JETS scheme: UK Government’s Job Entry Targeted Support employment scheme explained - and who is eligible?

Here’s who is eligible for the government’s new £238mn employment scheme - and how it works

Monday, 5th October 2020, 1:08 pm
The UK government have launched a £238m employment programme (Getty Images)
The UK government have launched a £238m employment programme (Getty Images)

A £238m employment programme for jobseekers has been announced by the UK government.

The government has said that the scheme will help hundreds of thousands of unemployed people, with a particular emphasis on those left without work because of the virus crisis.

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A range of help will be offered, including specialist advice on how people can move into growing sectors, as well as CV and interview coaching, said the Department for Work and Pensions (DWP).

Chancellor Rishi Sunak said the scheme “will provide fresh opportunities to those that have sadly lost their jobs, to ensure that nobody is left without hope”.

How does the JETS scheme work?

Known as the Job Entry Targeted Support (JETS), the scheme is dedicated to those who have been left jobless due to the coronavirus pandemic.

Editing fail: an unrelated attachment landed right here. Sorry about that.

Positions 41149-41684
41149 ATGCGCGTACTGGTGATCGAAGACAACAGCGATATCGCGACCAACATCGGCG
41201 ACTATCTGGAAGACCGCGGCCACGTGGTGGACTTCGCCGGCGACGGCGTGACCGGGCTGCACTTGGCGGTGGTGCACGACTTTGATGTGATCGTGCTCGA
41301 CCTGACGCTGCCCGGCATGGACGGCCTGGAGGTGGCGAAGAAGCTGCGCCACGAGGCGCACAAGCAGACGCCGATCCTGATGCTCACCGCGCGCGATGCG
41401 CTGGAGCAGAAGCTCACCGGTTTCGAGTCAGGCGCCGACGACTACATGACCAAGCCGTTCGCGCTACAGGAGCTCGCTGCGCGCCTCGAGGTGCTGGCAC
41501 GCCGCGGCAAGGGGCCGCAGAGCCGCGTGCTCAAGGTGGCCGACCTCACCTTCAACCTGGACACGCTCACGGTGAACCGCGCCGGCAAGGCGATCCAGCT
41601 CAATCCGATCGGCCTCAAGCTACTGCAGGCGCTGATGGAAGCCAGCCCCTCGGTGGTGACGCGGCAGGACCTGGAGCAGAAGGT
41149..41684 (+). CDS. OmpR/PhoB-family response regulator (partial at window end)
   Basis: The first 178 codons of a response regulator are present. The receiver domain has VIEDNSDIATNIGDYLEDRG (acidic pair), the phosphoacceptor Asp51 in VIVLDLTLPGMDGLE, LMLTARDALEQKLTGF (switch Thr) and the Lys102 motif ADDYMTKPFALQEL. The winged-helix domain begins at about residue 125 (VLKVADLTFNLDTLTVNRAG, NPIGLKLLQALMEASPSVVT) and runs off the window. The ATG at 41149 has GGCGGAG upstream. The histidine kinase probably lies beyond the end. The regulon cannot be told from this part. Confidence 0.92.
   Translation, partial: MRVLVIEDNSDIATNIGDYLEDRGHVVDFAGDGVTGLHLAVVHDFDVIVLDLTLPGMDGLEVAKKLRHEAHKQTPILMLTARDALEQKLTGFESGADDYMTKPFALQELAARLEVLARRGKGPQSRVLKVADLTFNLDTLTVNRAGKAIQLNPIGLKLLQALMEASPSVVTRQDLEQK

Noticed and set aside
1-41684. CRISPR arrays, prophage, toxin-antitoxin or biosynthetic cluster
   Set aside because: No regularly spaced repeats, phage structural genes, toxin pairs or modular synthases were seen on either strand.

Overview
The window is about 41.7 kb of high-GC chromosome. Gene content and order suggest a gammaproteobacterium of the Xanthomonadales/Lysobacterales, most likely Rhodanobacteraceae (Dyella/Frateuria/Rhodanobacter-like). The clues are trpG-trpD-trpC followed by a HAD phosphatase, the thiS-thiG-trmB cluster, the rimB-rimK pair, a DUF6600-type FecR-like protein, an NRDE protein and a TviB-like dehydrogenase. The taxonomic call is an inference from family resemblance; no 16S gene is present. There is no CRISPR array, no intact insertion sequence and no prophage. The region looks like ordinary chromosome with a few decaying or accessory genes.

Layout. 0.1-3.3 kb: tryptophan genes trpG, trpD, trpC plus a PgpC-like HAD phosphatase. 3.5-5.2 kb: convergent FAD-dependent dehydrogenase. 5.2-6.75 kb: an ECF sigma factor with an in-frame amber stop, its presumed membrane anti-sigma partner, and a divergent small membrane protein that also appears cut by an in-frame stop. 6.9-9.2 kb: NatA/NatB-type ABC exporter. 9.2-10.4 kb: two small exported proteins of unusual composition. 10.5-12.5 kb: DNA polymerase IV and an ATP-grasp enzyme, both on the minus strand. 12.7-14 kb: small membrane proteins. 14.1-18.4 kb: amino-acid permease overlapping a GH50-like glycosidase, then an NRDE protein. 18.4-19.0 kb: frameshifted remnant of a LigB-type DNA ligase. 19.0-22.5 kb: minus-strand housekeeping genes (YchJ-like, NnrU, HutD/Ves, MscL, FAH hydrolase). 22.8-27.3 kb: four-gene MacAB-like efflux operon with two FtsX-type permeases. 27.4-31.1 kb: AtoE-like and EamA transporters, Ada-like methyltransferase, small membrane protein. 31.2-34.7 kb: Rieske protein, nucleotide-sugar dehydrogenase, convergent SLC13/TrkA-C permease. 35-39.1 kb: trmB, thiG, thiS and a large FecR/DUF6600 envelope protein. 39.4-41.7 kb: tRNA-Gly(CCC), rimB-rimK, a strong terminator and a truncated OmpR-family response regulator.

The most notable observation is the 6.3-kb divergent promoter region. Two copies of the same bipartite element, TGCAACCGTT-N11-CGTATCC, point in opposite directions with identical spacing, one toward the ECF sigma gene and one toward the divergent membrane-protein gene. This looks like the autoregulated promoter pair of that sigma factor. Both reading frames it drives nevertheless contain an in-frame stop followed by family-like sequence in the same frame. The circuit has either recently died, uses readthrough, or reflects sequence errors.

The new programme will see a number of providers offer a range of help, including specialist advice on how people can move into growing sectors, as well as CV and interview coaching.

The DWP have said that the scheme will provide jobseekers with a boost as they move towards a return to work.

Jobseekers will have the opportunity to work with a personal work coach while taking advantage of a peer support system.

Sector-based work programmes will be made available to those who are being forced into a move in a different industry

To deliver the plan, DWP is recruiting an additional 13,500 Work Coaches, doubling the total number to 27,000 this financial year.

The scheme has launched in a number of UK counties and will be introduced in Scotland in early 2021.

Who is eligible for the scheme?

All jobseekers are eligible to use the support scheme.

Work and Pensions Secretary Therese Coffey said that the scheme was mainly targeted at "adults beyond the age of 25" who can learn how their skills "can be used in different parts of the economy".

The scheme has been launched with an emphasis on helping those out of work due to the coronavirus pandemic.

How has Labour reacted?

Labour shadow work and pensions secretary Jonathan Reynolds was scathing of the new programme.

He said: “By the Government’s own admission at least four million people could lose their jobs during the crisis.

“All it can muster in response are piecemeal schemes and meaningless slogans.

“This new scheme offers very little new support and relies on already overstretched work coaches on the ground, while many of the new work coaches promised have yet to materialise.

“It’s too little too late again from a Government that simply can’t get a grip on this jobs crisis.”